Conservatives blame the idle poor for unemployment
We ought not to be handing out benefits as a matter of right. They should help people through misfortunes, not subsidise slobbery. They should go to the deserving, not the undeserving. They should pull people up, not push them down….perhaps, at least, we ought to assume that fit young people are not entitled to anything. If a few young men from sink estates are not heroes in Afghanistan, why should we presume that all the others are capable of nothing at all
Only last week the Conservatives gave us a deeply misleading analysis of unemployment under Labour, and Chris Grayling implied that preventing people from ‘building a life sitting at home on benefits’ would improve employment rates. This is an argument against state intervention to tackle rapidly rising unemployment and in favour blaming unemployed people for being too lazy and feckless to get a job.We are seeing the start of a deeply regressive and offensive attack on people who are living in poverty.
The figures behind last week’s Conservative analysis of unemployment remain inaccessible. Newspaper reports suggest they were based partly on the 2001 census (only eight years out of date), and possibly partly on cumulative totals provided in the Labour Force Survey (which would take no account of people moving in and out of the labour market). Without seeing the analysis it’s hard to critique it accurately, but the headline claim that Labour has presided over a growing army of time wasting unemployed people is completely wrong. My colleague Paul’s analysis (not yet online but send an email if you’d like a copy) shows that between Spring 1998 and 2009 long-term unemployment of five years or more fell by 53.8 per cent. It also looks at who the ‘economically inactive’ are – for starters half a million are looking after their families at home and around 1.5 million are retired.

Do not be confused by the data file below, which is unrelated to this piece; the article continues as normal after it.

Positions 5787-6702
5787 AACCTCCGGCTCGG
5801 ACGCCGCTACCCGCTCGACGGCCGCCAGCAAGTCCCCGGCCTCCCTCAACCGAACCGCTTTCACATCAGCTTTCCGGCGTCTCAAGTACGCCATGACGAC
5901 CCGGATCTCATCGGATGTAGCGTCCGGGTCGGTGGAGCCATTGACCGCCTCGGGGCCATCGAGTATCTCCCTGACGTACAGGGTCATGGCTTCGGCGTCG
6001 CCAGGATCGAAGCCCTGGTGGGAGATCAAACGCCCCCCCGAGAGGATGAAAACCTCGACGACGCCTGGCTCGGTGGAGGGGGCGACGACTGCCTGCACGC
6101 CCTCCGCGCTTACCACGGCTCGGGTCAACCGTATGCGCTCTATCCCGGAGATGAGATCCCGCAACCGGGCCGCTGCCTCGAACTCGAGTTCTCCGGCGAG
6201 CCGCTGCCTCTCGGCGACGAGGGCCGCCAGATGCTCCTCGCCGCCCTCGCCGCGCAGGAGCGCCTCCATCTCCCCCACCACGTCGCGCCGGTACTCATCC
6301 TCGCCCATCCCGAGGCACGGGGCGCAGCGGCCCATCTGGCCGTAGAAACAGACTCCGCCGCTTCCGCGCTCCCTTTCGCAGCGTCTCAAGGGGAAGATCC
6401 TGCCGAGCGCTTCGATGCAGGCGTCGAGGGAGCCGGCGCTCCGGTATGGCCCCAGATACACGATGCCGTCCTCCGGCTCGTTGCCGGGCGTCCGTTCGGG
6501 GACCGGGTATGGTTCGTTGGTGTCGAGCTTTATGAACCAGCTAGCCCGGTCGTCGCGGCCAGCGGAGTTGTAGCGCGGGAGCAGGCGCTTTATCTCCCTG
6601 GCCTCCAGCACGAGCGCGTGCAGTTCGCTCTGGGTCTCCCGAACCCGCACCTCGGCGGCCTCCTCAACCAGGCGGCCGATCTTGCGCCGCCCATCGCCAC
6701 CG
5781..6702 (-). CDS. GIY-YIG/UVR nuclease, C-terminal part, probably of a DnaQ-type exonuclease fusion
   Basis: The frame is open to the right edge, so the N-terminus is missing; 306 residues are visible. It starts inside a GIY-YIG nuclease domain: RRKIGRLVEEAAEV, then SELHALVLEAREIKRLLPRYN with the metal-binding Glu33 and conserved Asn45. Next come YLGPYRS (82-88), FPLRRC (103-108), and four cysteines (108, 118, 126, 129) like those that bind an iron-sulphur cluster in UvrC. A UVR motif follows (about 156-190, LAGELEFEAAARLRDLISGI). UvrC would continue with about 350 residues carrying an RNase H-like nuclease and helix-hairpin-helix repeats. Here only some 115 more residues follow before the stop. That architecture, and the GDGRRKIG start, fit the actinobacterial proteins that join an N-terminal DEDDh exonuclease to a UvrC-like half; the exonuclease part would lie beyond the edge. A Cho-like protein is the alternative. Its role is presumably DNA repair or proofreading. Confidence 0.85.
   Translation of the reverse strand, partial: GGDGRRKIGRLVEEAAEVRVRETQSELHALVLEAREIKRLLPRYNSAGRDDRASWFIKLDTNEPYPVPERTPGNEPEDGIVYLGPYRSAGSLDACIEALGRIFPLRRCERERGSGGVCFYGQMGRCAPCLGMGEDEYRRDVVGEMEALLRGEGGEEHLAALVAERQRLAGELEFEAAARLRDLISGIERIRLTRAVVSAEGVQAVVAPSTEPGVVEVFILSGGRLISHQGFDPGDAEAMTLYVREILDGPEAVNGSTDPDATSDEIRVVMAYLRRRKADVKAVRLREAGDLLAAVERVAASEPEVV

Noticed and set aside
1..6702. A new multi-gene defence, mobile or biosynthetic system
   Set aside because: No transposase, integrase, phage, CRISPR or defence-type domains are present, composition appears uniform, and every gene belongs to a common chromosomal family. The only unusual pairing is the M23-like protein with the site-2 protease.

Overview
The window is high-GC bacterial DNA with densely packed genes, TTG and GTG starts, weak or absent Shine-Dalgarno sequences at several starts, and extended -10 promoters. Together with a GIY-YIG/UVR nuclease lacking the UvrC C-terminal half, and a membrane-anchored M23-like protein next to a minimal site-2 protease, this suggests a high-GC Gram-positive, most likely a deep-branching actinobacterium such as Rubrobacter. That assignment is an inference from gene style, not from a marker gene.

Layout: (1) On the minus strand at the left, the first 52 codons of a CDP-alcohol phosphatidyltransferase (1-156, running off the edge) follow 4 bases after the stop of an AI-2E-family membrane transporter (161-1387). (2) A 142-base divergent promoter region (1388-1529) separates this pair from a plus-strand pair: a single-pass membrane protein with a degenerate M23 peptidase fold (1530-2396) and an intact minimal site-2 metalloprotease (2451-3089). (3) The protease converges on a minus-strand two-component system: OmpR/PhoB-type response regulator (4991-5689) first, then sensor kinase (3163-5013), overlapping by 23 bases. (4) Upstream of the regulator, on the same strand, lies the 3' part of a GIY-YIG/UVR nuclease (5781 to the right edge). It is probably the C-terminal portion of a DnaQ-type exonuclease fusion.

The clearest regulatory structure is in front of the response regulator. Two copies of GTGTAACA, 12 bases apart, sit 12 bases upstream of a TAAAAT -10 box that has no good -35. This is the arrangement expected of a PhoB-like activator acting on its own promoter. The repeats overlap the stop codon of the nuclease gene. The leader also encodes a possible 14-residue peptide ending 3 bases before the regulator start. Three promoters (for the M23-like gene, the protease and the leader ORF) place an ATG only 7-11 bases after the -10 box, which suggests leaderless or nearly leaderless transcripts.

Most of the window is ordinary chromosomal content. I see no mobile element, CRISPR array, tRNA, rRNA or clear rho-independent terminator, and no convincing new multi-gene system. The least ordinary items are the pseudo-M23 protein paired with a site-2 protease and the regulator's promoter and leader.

But the figures don’t seem to matter anymore – this is becoming a moral argument about how people in poverty deserve to be treated, and there is nothing progressive about the emerging Conservative position. Their moral judgements take no account of economic circumstances, local labour markets with no jobs, the real discrimination that groups including disabled and older and black workers still face, the need for qualifications and the limited opportunities for those who don’t have them. They do not consider the precariousness of many low-paid jobs, the real difficulties of juggling low-paid work with family responsibilities, the life-long advantages that the right parents and the right inheritence can buy you or how some people can be broken by years of never ending unemployment. But most of all they rest upon an idea of people living in poverty as less deserving of human decency than others.
The Left know that surviving on benefits is not a life that people aspire to, that those who are unemployed would far rather be in meaningful work than living on £64 a week and that treating people with respect and providing real help – and real opportunities – is far more likely to enable people get a job than cutting their benefits and forcing them into even greater poverty and debt. We know that unemployment is not a reflection of character, and those of us who still have our jobs thank our good fortune rather than our moral superiority. But it is increasingly clear that if these arguments don’t win, the risks of a return to the 1980s are now very real.